- You should be an adult: age 21 or older (with some exceptions).
- Your vision needs to be stable for a minimum of a year before surgery.
- If you’re pregnant or nursing, your hormone levels can affect the shape of your eye. You’ll have to wait until your hormonal agents are back to normal levels.
- You can not have a degenerative or autoimmune disease, since this would impact recovery.
What occurs before laser eye surgery?
Your eye care professional will provide you an extensive eye test to make sure your eyes are healthy and you’re an ideal candidate for laser vision correction. She or he will test for glaucoma, cataracts and other disqualifying conditions. He or she also will use a device called a corneal topographer to photograph and electronically map your eye. The surgeon will use this map to plan your surgery for the most accurate outcomes possible.
What takes place on the day of treatment?
LASIK and PRK are outpatient treatments, which suggests you’ll invest around an hour at the surgeon’s office and walk out later. Somebody else should own you home, since your vision will be a little fuzzy right after surgery.
You’ll rest in a reclining chair. The surgeon will place anesthetic drops in your eye, position your head under the laser and place an eyelid speculum (retainer) under your covers to hold your eye large open.
In LASIK, the surgeon creates a thin flap in the top of the cornea, folds it revoke the method, uses the laser to eliminate some corneal tissue then puts the flap back in location. If you’re having PRK, no flap is produced: The laser just removes the external layer of the cornea (epithelium), which grows back after surgery.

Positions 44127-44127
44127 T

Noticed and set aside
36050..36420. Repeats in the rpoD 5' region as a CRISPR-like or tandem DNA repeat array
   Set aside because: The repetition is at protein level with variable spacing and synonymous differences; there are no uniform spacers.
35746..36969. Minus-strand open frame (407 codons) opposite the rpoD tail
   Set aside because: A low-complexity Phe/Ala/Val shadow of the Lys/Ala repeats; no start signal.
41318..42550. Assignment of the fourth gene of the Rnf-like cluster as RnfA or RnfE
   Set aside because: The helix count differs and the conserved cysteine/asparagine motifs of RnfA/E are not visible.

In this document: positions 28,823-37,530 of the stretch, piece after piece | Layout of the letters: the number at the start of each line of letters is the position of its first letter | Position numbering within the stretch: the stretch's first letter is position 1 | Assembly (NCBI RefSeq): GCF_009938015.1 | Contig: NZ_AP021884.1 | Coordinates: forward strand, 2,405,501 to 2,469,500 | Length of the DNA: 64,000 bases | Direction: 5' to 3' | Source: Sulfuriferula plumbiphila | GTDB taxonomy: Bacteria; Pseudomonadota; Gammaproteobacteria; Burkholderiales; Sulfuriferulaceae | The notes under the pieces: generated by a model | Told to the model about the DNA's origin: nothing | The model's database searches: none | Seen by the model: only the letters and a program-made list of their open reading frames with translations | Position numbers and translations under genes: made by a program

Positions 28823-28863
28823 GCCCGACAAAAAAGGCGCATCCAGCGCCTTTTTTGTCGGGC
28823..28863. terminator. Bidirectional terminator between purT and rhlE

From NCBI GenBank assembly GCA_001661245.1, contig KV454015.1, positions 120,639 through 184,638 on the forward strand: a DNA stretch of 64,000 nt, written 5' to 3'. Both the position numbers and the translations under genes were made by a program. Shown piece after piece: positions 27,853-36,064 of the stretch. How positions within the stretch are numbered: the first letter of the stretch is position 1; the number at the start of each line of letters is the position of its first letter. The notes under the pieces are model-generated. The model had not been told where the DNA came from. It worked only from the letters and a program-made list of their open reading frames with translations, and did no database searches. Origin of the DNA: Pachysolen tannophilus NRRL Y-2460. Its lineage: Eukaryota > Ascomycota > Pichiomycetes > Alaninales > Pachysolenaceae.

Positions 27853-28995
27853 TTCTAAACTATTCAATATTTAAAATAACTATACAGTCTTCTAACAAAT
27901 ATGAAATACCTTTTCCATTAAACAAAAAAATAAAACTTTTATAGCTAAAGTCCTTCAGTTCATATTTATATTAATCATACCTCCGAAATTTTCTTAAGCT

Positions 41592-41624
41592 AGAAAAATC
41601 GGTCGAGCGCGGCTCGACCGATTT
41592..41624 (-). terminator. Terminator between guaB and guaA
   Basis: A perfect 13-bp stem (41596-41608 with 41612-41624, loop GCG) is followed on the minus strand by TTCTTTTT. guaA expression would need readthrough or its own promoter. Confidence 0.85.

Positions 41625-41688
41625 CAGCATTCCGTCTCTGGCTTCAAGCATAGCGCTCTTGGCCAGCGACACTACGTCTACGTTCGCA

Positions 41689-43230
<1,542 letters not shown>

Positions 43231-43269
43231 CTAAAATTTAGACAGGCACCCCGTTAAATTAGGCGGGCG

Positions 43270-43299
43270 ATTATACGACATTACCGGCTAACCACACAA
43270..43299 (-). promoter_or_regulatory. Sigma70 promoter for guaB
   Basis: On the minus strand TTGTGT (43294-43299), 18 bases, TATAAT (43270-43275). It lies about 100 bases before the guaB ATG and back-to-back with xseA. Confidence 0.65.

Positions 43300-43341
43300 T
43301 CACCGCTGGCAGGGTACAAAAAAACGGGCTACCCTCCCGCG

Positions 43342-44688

What takes place later?
The surgeon will position eye drops or ointment in your eye. You may unwind for a little while then go home and rest. You’ll probably see clearer vision right away, and typically it will enhance even more as the weeks go by.
When may I resume driving?
You may start driving as soon as you see well enough, excluding the day you had LASIK or PRK performed.
Can I go back to work right away?
The majority of people who have LASIK go back to work the next day. With PRK, many surgeons advise two or three days of rest rather.
Are there any side effects?
Some people experience dry eye after LASIK, which usually is alleviated with eye drops and vanishes over time. Others may experience starbursts or halos around lights, specifically at night. Generally this effect reduces or disappears in time, too. In a little number of people (probably less than 1 percent), their vision intensifies rather than improves.
How many examinations will I require after LASIK?
Depending on your surgeon, you will probably return the next day, then one week or one month later on and after that 3 months later on. Your doctor will let you understand if more gos to are needed.
What if time passes and I’m not seeing better?
A little number of patients see well after surgery then experience regression, a progressive worsening of vision. If this takes place, talk to your eye care professional to determine the cause and to see if retreatment (enhancement) is proper.
There is nobody response regarding what LASIK costs, since costs vary from one surgeon to the next. Costs range from less than $1,000 per eye to more than $3,000 per eye. The typical cost for all laser-based vision correction treatments is about $2,150 per eye. You likewise can ask your eye surgeon’s personnel about the possibility of funding a procedure.
I have more questions about LASIK. Who should I ask?
The absolute best source of information about LASIK is a LASIK surgeon, and most supply totally free assessments. All you have to do is make a visit.